There has never been a patient referral system in place and people are now used to choosing whichever hospital they prefer. Because the BNHI is the sole customer, there is little price competition between hospitals. Even with items that individual hospitals do have some control over, such as the fee charged for making appointments, there is little difference from one hospital to another. This means hospitals tend to compete with the equipment and software they use, the personnel they are able to attract and the high-tech medical procedures they use. This has the advantage of increasing demand for medical treatments, which means they are able to charge more.
Guaranteed health insurance fees also constitute an economic inducement for hospitals to expand, open up annexes off site or take advantage of economies of scale by entering into strategic alliances with other hospitals. Expansion means more clout in the market. In addition, hospitals compete with each other by offering treatments not provided for under the health insurance system, such as skin care, plastic surgery, weight loss, artificial insemination, post-natal care and well-equipped health check centers for the well-heeled.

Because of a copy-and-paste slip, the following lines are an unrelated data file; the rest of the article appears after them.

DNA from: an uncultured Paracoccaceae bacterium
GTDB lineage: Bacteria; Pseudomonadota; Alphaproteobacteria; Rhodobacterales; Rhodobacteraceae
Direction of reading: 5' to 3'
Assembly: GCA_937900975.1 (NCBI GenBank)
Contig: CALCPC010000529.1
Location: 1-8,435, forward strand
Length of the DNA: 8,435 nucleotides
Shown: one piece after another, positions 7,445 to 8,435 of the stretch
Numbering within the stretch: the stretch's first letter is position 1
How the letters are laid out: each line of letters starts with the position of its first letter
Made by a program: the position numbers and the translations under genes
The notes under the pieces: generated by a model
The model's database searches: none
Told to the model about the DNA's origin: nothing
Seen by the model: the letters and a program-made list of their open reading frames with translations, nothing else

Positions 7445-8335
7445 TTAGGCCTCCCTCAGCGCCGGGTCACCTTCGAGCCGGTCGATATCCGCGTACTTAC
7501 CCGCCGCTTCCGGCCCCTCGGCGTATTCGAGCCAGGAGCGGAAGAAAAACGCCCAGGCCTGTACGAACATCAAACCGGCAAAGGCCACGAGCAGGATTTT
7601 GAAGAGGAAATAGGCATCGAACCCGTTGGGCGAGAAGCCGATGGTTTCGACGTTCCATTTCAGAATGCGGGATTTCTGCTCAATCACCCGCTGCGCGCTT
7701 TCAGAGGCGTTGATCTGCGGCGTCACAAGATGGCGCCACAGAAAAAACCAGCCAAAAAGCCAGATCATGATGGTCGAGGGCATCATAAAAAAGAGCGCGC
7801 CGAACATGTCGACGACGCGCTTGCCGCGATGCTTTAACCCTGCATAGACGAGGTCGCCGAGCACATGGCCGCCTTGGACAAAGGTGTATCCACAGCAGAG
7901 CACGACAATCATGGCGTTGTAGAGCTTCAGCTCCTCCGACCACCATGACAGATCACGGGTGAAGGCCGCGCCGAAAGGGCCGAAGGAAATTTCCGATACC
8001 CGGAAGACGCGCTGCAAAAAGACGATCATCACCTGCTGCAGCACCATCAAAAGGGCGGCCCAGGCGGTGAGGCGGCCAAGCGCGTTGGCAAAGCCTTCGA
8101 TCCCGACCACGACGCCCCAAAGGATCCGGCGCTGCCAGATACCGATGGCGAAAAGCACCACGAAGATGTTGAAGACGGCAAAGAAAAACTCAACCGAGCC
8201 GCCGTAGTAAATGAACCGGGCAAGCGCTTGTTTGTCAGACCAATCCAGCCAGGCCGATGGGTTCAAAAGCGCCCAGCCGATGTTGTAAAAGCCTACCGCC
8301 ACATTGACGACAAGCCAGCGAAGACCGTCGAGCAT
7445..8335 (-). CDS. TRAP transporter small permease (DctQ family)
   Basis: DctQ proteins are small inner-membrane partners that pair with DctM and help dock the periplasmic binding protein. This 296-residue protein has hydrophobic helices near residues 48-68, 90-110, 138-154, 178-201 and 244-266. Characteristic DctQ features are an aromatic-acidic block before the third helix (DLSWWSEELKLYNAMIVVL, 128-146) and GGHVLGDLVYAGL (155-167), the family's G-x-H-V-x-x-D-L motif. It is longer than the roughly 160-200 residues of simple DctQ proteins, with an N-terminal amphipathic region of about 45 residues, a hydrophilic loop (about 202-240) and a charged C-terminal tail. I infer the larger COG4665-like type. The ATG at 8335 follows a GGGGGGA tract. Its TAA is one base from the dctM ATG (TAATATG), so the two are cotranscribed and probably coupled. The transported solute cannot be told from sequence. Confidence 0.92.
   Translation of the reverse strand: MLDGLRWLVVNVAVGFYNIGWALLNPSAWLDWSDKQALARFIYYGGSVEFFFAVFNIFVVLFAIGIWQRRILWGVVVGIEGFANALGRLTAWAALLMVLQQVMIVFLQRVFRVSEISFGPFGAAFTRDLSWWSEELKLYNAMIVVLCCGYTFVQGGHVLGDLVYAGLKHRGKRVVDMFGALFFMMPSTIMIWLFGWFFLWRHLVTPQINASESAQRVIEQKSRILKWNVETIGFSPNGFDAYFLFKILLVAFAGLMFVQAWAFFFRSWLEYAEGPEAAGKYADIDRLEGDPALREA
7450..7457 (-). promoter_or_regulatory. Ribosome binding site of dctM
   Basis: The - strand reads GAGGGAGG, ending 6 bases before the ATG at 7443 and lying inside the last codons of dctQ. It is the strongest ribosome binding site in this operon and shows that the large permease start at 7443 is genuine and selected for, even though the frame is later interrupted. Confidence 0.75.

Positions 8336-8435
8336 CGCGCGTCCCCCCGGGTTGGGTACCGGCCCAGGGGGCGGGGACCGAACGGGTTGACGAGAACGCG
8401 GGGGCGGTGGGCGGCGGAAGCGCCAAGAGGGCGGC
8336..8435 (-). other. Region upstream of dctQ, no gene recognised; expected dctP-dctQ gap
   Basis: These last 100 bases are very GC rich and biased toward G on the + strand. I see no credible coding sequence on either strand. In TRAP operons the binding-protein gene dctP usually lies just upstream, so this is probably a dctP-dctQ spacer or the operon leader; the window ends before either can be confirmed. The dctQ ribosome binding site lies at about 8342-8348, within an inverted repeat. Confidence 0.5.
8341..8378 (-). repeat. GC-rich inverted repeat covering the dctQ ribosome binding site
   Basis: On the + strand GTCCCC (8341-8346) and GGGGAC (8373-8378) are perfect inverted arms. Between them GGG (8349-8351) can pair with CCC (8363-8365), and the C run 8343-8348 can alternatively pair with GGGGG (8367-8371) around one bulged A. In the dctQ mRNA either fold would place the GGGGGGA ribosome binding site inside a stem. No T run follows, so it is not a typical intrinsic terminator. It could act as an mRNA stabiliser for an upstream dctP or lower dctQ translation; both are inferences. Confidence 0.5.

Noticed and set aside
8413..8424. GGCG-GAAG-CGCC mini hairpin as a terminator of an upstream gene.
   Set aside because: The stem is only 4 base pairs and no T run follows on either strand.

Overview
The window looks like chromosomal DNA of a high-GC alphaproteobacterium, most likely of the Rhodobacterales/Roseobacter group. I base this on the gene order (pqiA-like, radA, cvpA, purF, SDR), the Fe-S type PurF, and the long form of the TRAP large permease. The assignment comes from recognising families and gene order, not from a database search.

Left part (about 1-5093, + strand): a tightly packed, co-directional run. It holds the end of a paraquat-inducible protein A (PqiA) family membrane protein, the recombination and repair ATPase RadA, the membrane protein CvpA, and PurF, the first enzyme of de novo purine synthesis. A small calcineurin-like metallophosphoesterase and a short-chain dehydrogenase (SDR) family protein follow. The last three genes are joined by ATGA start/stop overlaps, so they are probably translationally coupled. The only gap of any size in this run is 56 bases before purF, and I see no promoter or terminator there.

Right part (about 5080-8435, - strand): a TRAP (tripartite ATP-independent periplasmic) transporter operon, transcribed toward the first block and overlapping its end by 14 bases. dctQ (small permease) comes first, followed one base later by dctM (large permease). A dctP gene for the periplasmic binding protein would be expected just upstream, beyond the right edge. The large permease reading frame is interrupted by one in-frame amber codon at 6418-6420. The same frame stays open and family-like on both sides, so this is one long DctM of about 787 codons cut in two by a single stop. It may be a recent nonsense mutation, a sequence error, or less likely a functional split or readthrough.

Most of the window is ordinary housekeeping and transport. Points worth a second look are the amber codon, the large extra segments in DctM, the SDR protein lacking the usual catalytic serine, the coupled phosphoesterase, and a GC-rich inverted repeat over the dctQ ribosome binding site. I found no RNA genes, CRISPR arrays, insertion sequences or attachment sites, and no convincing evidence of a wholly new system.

In fact, studies have shown that the government only pays for 25 percent of medical care fees as part of the national health system, compared to 74 percent in the UK and 69 percent in Canada. In other words, health insurance in Taiwan has actually encouraged privatization in the medical care industry and the principle of survival of the fittest has also come into play, leading to significant reductions in the government’s financial burden.
Of course, the provision of health insurance doesn’t come for free and politics sometimes gets in the way. The Taipei City Government, for example, has held back from paying what it owes, and given the black cloud looming over the legislature of late over the so-called “second generation” health insurance plans, it seems the system falls somewhat short of providing universal coverage. It is certainly not the social welfare system that so many people had hoped for or might wish to celebrate. There is still some way to go.
Since President Ma Ying-jeou (馬英九) came into office, we have seen a string of measures to cut taxes and Ma is now contemplating increasing the amount of borrowing the government at all levels can take on. This is debt that will be passed on to our children and grandchildren. Politicians don’t seem to have considered the possibility of financing health insurance with income tax takings or tax reform, they would prefer to have a bloated tax collection agency, the BNHI. The people who are going to suffer from this are single people and hard-working nine-to-fivers.
Chiang Sheng is an attending physician in the Department of Obstetrics and Gynecology at Mackay Memorial Hospital.
TRANSLATED BY PAUL COOPER